Stress hormone accumulates in the hair

In stressful situations, the body releases an increased amount of the hormone cortisol, which also reaches growing hair and is stored there if the levels remain high over a lengthy period of time. By analysing the hair, researchers can identify the phases when a person had more stress.

In order to find out whether the stress levels of young people from different family backgrounds differ when they’re starting university, the research team recruited a total of 71 test persons. “The only inclusion criteria were that they started their first semester and that they had sufficiently long hair,” explains Nina Minkley from the Behavioural Biology and Didactics of Biology research group at RUB. “In the end, this meant that we recruited almost only women, and we decided not to include the few eligible men to avoid falsifying the results.”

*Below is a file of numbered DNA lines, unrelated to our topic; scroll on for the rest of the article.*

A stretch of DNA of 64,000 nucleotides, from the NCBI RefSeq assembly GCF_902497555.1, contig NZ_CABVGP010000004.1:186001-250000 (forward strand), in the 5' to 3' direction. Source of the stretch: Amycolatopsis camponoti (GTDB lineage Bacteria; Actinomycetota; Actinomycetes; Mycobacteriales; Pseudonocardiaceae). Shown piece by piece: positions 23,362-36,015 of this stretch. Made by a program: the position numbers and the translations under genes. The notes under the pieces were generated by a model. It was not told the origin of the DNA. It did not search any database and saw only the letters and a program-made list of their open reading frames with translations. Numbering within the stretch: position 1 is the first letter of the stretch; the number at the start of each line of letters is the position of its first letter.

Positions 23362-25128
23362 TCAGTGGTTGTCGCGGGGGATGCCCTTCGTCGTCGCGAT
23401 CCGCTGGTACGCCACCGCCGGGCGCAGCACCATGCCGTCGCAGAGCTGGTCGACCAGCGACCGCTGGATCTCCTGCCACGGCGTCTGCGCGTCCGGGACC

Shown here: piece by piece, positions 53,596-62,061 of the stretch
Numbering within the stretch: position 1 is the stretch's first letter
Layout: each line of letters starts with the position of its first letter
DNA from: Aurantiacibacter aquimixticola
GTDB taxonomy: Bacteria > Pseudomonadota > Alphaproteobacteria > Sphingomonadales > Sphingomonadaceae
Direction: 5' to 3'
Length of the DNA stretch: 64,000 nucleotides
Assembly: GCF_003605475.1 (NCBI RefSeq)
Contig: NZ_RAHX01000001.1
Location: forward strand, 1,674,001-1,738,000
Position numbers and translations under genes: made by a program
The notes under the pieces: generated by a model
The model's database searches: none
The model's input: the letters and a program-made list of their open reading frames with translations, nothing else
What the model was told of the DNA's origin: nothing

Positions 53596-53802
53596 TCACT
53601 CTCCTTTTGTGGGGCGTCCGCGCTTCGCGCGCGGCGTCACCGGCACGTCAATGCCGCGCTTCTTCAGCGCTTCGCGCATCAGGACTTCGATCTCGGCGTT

Strands of hair and questionnaires

The participants supplied the research team with three thin strands of hair each, which were cut off near the scalp. Since a hair grows about one centimetre per month, the researchers examined the latest one and a half centimetres that had grown in the six weeks since the beginning of the semester. In addition, the participants filled out questionnaires in which they provided information about their parents’ educational background. They were also asked about the stress they subjectively perceived.